HFEA reduces maximum number of embryos transferred in single IVF treatment from three to two
The Human Fertilisation and Embryology Authority today announced its decision to reduce the number of embryos that may be transferred in a single IVF treatment cycle from three to two.
This change in policy is intended to encourage best practice in clinics and so reduce the number of multiple births resulting from in vitro fertilisation.
Multiple births are associated with premature birth, low birth weight babies, a higher rate of stillbirth and neonatal death and long term disability such as cerebral palsy. In addition to the increased health risks to the babies, there is also increased risk for the mother including complications during pregnancy and stress and exhaustion due to coping with more than one baby.
Evidence shows that in the majority of cases the chances of a live birth where two embryos are replaced is almost identical to treatments where three embryos are replaced*.
Mrs Ruth Deech, HFEA Chairman, said:
“In most cases, replacing more than two embryos does not increase the chance of having a baby but can substantially increase the risk of a multiple birth. There is little benefit in replacing more than two embryos and there can often be considerable physical, emotional and financial costs.
We have been working closely with clinics for many years to reduce the number of multiple births and many centres are now transferring a maximum of two embryos in the majority of cases. This policy change is intended to further increase the number of one and two embryo transfers.”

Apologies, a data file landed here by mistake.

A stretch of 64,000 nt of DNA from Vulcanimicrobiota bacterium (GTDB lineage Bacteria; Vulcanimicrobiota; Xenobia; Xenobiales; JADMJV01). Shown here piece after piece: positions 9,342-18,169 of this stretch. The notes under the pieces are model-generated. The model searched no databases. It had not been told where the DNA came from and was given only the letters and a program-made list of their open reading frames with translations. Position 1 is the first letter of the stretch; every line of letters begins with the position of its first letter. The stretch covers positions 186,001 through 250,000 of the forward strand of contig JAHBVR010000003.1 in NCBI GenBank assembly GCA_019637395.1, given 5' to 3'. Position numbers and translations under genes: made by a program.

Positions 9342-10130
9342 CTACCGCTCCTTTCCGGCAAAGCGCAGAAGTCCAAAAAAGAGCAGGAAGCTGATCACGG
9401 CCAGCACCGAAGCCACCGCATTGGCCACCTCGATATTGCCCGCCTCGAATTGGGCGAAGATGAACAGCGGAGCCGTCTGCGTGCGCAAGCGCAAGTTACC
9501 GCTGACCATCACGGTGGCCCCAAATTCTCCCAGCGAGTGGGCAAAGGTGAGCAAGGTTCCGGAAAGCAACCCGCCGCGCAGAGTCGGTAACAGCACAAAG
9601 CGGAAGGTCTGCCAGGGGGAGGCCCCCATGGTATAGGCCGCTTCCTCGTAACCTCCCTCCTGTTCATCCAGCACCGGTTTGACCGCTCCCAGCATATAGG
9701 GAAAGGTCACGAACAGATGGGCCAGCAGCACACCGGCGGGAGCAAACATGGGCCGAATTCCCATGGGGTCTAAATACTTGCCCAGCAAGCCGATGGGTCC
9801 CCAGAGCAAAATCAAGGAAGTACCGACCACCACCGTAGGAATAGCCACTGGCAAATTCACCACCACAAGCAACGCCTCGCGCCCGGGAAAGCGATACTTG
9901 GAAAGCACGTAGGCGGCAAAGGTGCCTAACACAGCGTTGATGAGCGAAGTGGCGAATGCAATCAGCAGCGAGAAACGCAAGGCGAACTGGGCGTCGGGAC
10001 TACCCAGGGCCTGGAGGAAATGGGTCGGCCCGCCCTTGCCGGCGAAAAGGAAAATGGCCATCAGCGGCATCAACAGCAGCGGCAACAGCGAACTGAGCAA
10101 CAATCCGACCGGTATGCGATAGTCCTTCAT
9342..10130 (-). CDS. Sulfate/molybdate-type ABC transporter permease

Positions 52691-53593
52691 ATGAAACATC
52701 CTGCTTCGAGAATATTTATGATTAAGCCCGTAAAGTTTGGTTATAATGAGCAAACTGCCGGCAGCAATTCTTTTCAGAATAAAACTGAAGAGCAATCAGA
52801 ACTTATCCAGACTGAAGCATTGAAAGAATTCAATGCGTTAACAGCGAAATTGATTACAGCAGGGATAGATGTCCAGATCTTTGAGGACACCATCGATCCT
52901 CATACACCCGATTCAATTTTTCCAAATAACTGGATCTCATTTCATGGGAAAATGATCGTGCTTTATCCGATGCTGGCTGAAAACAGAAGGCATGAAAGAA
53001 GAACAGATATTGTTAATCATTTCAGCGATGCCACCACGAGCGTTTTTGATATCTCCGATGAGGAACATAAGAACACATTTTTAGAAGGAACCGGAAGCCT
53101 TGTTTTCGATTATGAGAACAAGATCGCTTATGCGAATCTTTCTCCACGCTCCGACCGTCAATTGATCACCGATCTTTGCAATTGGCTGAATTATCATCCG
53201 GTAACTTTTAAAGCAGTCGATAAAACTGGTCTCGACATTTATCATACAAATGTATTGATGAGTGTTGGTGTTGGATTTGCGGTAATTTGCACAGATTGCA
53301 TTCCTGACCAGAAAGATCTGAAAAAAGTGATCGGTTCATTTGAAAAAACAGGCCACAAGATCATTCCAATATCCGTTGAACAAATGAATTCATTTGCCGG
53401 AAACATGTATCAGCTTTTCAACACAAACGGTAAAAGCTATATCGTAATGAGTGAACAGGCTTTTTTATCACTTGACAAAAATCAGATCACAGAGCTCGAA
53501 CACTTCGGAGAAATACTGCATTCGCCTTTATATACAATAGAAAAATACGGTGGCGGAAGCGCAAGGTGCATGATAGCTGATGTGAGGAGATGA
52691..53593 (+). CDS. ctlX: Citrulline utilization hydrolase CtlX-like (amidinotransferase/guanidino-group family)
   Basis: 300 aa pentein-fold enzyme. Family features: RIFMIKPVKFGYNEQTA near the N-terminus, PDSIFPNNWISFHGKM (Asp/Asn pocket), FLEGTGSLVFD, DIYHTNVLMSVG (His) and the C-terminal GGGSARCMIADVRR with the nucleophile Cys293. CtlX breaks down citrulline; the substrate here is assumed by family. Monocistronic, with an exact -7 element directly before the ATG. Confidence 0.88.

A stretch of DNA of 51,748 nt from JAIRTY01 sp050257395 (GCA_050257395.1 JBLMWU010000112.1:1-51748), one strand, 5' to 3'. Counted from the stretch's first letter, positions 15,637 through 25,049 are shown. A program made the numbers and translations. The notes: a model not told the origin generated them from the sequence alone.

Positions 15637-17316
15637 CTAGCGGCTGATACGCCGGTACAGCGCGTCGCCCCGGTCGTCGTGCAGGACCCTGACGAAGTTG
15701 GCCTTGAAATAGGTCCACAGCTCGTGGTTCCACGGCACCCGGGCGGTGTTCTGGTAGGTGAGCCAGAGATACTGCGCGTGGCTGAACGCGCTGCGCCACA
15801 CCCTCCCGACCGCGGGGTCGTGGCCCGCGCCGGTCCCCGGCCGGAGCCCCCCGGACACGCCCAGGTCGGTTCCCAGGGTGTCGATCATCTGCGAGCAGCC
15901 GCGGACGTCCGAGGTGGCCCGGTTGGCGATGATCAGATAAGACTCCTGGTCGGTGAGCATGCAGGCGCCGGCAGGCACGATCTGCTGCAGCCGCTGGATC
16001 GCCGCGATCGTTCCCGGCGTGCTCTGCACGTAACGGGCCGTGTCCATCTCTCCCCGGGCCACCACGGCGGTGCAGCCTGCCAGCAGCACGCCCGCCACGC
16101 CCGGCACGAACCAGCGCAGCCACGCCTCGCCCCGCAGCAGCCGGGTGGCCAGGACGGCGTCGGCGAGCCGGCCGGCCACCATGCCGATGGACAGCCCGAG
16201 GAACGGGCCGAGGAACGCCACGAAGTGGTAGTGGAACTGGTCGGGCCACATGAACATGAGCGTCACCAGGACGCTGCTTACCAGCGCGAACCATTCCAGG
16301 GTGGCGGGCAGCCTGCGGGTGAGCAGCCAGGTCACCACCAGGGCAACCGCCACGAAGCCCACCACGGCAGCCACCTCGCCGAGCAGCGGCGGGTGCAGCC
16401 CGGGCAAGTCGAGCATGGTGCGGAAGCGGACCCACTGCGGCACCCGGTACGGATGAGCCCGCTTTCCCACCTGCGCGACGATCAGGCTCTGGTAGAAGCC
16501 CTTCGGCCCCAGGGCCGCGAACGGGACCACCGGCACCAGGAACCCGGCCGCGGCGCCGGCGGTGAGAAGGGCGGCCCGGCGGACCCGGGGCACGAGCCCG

In very few exceptional circumstances clinicians will be allowed to transfer three embryos in one treatment cycle. Details of such exceptions must be clearly documented for each patient and will be closely monitored through the HFEA inspection process.
The change in HFEA policy closely reflects guidelines produced by the Royal College of Obstetricians and Gynaecologists and the British Fertility Society.
Mr John Mills, Chairman of the British Fertility Society, said:
“This Society has recommended a move to the elective transfer of only two embryos and supports the decisions taken by the HFEA. We anticipate that the time will come when we will consider transferring only one embryo”.
Professor Allan Templeton from the Royal College of Obstetricians and Gynaecologists said:
“This RCOG strongly welcomes this recommendation and has been pressing for this for some time. There are still too many triplets births resulting from IVF treatment in the UK and the medical and social costs arising from premature birth and neonatal intensive care are considerable.
All the evidence indicates that reducing the number of embryos to two will in most women avoid the risk of triplets without affecting their chance of becoming pregnant. The aim of infertility treatment should be the delivery of a single healthy child and several clinics here and abroad are now looking seriously at replacing only one embryo per transfer.”
Note to editors
1. * Where more than four embryos were created (See figures 1 and 2 below)